THURSDAY, Dec. 2, 2021 (HealthDay News) — From 2019 to 2020, there was a decrease in the percentage of children aged 1 to 17 years who had a dental examination or cleaning, according to a December data brief published by the U.S. Centers for Disease Control and Prevention National Center for Health Statistics.
Dzifa Adjaye-Gbewonyo, Ph.D., and Lindsey I. Black, M.P.H., from the National Center for Health Statistics in Hyattsville, Maryland, describe recent changes in the prevalence of dental examinations or cleanings in the past 12 months among children aged 1 to 17 years using data from the 2019 and 2020 National Health Interview Survey.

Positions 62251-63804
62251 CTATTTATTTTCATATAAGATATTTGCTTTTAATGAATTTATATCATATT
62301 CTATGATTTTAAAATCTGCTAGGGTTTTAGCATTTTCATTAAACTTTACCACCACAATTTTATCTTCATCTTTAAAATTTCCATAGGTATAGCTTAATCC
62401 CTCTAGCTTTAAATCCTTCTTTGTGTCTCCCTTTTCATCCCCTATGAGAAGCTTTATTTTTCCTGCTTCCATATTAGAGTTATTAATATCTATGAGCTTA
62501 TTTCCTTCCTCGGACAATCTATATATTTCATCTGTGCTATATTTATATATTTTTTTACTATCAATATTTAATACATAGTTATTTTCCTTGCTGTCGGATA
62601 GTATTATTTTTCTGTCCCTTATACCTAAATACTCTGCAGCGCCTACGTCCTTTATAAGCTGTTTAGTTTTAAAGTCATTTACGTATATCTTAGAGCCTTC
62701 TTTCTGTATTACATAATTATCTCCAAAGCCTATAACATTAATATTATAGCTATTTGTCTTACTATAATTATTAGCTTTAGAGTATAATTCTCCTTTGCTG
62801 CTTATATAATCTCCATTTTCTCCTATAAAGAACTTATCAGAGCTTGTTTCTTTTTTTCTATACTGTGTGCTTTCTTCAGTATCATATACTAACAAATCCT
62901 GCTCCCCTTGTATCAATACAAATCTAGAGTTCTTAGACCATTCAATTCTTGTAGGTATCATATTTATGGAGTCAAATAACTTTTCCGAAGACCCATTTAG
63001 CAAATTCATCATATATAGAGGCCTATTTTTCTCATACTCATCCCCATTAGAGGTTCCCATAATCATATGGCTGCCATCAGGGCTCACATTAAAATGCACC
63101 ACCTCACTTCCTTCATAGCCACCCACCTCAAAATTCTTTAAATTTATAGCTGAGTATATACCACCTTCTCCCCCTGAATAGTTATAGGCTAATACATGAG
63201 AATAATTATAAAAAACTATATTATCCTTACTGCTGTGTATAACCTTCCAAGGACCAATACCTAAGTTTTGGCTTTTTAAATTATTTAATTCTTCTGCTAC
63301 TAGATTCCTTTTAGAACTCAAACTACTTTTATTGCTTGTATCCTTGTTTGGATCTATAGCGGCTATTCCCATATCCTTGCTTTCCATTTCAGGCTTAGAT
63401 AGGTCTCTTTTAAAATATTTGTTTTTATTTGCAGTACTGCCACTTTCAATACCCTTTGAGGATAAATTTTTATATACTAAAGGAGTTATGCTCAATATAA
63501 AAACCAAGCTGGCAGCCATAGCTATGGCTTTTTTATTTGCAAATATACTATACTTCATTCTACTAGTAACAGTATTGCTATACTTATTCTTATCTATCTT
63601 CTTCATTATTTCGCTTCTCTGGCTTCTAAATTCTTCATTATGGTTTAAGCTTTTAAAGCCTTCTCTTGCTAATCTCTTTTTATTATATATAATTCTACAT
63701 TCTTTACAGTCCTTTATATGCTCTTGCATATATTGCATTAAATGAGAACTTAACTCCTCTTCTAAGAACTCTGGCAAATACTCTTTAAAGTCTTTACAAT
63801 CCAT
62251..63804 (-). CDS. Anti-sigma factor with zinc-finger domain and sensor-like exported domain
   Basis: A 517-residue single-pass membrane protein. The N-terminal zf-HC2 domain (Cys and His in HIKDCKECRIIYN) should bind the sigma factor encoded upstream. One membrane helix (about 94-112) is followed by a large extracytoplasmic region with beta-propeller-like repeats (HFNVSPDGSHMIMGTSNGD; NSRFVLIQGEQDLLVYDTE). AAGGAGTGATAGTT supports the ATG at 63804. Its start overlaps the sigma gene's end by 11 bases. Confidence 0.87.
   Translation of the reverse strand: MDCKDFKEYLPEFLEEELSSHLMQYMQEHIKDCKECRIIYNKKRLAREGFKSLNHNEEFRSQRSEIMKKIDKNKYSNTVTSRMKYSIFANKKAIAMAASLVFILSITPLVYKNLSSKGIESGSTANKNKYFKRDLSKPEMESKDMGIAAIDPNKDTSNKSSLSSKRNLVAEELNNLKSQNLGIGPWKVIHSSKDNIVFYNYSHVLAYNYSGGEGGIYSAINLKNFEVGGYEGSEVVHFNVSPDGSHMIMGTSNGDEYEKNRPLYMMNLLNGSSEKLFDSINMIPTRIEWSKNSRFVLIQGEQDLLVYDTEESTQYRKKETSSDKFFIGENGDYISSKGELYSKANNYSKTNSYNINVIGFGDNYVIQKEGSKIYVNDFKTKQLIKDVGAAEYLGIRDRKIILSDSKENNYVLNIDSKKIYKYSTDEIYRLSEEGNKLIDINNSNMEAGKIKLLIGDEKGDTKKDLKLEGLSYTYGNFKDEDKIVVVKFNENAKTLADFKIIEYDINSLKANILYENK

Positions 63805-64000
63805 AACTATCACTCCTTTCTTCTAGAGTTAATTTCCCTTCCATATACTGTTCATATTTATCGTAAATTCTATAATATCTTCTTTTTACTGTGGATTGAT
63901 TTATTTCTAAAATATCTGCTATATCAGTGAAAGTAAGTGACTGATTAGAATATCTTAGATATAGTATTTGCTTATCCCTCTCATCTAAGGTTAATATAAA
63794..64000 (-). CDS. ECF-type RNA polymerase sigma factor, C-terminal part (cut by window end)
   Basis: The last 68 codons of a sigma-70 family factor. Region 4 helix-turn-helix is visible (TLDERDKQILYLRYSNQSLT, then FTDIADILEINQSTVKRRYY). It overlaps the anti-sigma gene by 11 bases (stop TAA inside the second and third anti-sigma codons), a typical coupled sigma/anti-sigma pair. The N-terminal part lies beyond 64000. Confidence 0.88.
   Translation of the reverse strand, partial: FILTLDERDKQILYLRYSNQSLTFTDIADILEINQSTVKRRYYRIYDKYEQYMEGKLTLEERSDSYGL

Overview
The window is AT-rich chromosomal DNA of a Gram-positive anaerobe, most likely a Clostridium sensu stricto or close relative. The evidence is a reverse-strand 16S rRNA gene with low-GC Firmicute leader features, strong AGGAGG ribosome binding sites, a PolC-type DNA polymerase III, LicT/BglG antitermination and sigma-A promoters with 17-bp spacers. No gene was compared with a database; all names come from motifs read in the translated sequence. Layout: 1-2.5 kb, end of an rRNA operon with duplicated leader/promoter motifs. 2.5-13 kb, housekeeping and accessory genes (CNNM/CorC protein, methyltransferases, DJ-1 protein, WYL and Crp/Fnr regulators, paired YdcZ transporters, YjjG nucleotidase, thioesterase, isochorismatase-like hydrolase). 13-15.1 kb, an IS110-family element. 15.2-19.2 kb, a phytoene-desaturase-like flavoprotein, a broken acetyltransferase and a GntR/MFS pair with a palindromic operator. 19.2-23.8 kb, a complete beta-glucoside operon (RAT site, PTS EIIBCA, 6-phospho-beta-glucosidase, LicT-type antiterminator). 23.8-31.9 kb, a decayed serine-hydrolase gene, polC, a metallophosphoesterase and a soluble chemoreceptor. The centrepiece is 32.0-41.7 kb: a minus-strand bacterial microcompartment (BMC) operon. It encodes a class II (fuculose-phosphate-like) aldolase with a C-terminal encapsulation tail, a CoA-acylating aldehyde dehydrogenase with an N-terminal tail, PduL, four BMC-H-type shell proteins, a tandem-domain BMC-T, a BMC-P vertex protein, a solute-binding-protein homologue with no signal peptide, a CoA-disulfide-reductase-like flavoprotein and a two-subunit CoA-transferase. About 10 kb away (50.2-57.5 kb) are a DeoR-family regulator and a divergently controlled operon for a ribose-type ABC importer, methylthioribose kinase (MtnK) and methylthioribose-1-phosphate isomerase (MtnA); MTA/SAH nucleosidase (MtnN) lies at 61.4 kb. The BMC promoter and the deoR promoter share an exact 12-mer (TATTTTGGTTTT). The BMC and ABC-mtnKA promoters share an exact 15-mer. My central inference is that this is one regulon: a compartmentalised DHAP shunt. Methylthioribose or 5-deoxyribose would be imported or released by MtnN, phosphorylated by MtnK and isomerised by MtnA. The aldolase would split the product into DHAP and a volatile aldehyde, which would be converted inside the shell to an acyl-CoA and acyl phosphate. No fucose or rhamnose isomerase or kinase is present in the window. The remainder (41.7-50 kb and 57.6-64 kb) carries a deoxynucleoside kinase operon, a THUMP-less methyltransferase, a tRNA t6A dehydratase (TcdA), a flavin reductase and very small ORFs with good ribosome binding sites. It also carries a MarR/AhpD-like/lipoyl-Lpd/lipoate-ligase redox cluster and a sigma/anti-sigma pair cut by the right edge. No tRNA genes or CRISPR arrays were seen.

The researchers found that the percentage of children who had a dental examination or cleaning in the past 12 months decreased from 83.8 to 80.9 percent from 2019 to 2020. For children aged 1 to 4 and 12 to 17 years, annual dental examinations and cleanings decreased. The likelihood of having had an annual dental examination or cleaning in 2020 was lower than in 2019 for children aged 1 to 17 years living in families with incomes below 400 percent of the federal poverty level. Annual dental examinations and cleanings declined in the Northeast (85.8 to 79.9 percent) and in the South (82.8 to 79.4 percent).
“Changes from 2019 to 2020 cannot be clearly attributed to the COVID-19 pandemic because some of the reference period occurred before the start of the pandemic,” the authors write.
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